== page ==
In retrospect, 2007 may be viewed as the year of the great awakening in the US regarding climate change. The mass media gets much credit for helping to foster awareness for the issue through film (eg, The Inconvenient Truth), broadcast (eg, Planet Earth), online content (eg, Live Earth) and star power (eg, Leonardo DiCaprio). State and local initiatives confirmed grassroots support for action on climate change. And the year will end with a modest energy bill passed by Congress.
While it is unlikely that the Bush administration will sponsor comprehensive action on climate change during 2008, court decisions made in 2007 lay the groundwork for doing so in the future.
Importantly, leading brands awoke in 2007 to the realization that inaction on climate change was no longer an option; by contrast, action could open up myriad new opportunities.
Consumers today are much more concerned about climate change than they were even one year ago. Moreover, they are expecting their favorite brands not only to share their concern but to take action (or enable their consumers) to mitigate it.
Throughout all of this, the interest in green marketing continued to trend upward in 2007. In fact, according to Technorati Charts, the average number of daily references to “green marketing” in the blogosphere doubled from about 150 per day in 2006 to more than 300 per day during the second half of 2007.
Source: Technoratic Charts; Data for the first half of 2007 was not available
Notably, interest in green marketing spiked considerably in late summer just as reports of persistent drought in the Southeast (and Southwest) appeared in the national media, and again during the fall when brushfires scorched much of California. Additionally, late fall brought news from the UN’s conference at Bali and legislative action on an energy bill in Washington.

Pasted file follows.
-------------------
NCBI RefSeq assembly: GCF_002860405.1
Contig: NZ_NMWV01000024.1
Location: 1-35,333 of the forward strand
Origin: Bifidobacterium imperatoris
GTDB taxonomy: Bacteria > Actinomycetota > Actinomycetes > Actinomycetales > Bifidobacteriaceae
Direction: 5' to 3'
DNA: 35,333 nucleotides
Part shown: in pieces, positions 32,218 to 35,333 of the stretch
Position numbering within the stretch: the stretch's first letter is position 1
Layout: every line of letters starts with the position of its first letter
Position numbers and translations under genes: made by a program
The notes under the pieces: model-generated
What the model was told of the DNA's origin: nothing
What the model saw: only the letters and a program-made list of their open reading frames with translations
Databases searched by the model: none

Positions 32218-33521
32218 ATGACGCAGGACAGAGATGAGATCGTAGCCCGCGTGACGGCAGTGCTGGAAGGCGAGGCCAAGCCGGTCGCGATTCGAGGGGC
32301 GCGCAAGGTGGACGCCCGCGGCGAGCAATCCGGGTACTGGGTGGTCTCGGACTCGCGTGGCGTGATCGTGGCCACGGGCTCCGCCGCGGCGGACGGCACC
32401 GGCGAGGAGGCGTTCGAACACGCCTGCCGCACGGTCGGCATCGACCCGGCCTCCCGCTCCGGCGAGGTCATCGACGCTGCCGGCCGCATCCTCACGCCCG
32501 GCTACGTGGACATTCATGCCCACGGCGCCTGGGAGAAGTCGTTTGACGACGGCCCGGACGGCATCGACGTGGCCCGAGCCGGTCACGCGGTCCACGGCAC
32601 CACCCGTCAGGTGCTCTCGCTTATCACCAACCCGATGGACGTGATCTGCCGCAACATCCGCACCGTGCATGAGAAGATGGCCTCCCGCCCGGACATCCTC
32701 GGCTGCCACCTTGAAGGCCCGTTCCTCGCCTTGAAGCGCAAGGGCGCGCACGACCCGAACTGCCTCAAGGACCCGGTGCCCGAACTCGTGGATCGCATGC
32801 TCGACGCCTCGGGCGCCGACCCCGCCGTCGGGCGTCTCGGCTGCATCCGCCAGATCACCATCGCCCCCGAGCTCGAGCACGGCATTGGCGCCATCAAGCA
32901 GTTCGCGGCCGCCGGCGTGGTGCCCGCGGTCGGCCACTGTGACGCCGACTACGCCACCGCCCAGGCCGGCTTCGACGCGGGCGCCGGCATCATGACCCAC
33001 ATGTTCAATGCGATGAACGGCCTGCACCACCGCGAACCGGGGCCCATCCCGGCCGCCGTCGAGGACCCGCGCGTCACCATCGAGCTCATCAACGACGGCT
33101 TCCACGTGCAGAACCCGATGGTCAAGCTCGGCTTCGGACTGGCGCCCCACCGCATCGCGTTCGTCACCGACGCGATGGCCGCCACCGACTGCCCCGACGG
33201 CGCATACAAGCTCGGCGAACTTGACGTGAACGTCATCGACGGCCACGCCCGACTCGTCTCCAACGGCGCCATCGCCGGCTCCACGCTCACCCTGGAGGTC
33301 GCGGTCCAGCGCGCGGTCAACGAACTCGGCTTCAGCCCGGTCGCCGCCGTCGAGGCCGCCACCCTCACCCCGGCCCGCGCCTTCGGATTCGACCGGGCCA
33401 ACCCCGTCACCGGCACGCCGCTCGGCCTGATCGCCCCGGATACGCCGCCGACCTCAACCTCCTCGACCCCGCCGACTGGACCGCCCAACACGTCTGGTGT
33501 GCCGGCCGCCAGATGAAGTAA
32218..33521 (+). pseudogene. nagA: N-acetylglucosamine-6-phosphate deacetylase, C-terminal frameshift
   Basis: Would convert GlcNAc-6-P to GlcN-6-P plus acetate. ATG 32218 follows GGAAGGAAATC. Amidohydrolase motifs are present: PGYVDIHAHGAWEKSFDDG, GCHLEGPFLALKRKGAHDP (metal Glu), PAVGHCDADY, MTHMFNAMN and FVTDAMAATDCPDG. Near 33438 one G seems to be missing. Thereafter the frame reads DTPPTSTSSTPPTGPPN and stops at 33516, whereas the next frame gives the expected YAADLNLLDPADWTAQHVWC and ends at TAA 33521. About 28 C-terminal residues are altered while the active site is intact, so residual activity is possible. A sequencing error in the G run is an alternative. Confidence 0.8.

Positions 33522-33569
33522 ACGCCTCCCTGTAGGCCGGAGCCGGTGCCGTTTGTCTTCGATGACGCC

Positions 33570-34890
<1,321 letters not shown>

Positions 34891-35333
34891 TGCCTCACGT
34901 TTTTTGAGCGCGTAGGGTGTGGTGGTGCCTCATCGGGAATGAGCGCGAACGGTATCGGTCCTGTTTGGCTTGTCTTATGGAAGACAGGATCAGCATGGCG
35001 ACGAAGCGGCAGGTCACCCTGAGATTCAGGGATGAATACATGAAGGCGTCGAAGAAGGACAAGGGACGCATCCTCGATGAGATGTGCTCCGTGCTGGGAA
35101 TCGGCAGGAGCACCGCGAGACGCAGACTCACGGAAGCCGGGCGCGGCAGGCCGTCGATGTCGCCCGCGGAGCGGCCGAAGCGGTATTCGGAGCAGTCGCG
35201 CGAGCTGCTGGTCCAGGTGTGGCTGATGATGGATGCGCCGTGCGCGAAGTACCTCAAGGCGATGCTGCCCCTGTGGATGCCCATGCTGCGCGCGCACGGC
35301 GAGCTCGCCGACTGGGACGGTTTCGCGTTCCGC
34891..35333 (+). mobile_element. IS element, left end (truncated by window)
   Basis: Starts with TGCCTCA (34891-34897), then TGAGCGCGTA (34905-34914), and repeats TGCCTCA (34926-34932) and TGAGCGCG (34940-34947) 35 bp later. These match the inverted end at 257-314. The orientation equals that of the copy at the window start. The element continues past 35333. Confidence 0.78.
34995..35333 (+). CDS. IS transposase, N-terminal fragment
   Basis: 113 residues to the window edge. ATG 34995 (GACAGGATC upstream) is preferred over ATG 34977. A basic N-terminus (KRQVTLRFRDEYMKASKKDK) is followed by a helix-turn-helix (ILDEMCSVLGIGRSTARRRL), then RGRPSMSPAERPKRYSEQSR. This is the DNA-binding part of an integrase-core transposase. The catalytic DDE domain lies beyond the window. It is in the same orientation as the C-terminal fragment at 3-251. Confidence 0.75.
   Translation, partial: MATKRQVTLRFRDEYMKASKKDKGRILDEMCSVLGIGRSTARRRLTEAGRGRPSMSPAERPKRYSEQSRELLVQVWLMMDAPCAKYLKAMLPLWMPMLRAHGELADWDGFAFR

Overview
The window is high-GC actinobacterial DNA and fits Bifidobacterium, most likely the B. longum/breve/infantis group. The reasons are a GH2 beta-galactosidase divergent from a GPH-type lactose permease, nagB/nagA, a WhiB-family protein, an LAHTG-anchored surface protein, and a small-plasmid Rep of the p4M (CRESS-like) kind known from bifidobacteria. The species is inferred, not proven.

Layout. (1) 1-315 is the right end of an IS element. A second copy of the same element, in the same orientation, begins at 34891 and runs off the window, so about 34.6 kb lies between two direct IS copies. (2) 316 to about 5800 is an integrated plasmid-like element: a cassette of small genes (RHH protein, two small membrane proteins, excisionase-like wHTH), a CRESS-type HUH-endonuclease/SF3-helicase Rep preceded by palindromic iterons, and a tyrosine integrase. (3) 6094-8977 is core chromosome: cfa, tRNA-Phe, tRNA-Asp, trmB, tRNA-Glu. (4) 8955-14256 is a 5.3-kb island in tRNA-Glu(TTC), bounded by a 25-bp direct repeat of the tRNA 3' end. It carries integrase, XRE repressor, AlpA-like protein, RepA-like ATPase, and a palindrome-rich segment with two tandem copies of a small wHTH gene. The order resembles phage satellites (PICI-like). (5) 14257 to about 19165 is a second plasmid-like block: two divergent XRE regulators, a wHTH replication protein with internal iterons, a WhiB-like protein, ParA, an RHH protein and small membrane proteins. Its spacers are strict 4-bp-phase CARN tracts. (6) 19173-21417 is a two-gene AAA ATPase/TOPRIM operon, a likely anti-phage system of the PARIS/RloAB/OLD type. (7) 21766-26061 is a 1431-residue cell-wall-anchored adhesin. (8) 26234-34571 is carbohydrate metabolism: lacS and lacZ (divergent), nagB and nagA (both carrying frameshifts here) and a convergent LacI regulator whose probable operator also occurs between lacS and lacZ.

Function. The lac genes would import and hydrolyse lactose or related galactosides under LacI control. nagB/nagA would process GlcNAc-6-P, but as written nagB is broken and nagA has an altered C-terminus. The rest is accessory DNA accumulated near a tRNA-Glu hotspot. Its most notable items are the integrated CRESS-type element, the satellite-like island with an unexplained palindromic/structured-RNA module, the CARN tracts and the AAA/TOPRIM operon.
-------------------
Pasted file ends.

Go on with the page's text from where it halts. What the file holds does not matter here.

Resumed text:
Moreover, according to Google Trends, search volume for “green marketing” also continued to trend upward during 2007. Not surprisingly, many marketing professionals spent 2007 trying to grapple with whether the time was right to green their brand and marketing communications, and if so, how to do it credibly.
Interestingly, green marketing continues to be an issue of global interest. In fact, Google Trends reports that, on a relative basis, more searches for “green marketing” originated from India than from any other country.
Traffic to the Marketing Green blog confirms the fact that green marketing is a global issue. A recent Site Meter snapshot of site visitors based on referring location indicates that a significant percentage of traffic originates outside of Western Europe and North America.
Source: Site Meter, mid-December snapshot, last 100 visitors to site
Yet, when all is said and done, we end the year with much accomplished but even more work to be done. Today, businesses are holding back on green product development because demand for eco-friendly goods is still uncertain; companies are also putting off more efficient capital investments while the regulatory environment is in flux. Moreover, many companies find themselves afraid to even dip their toe in the green marketing waters for fear that, despite good intentions, their initiative will be perceived as greenwashing.
Consumer attitudes on green continue to evolve. Green today is still largely viewed as a personal virtue, rather than a societal norm. As such, consumers have yet to translate their concern into sustained changes in purchase behavior. Moreover, standards for green products (not to mention marketing communications) have yet to be adopted in most categories, leaving consumers to their own devices to comparison shop.
Green marketers will play a crucial role in 2008 in multiple ways. Not only will they influence the pace at which their companies adopt more sustainable business approaches, but also the rate at which consumers translate awareness into purchases. The stakes are high, as the potential impact of climate change becomes all the more real. Along the way, Marketing Green will continue to provide insights into the changing face of green marketing. See you in 2008.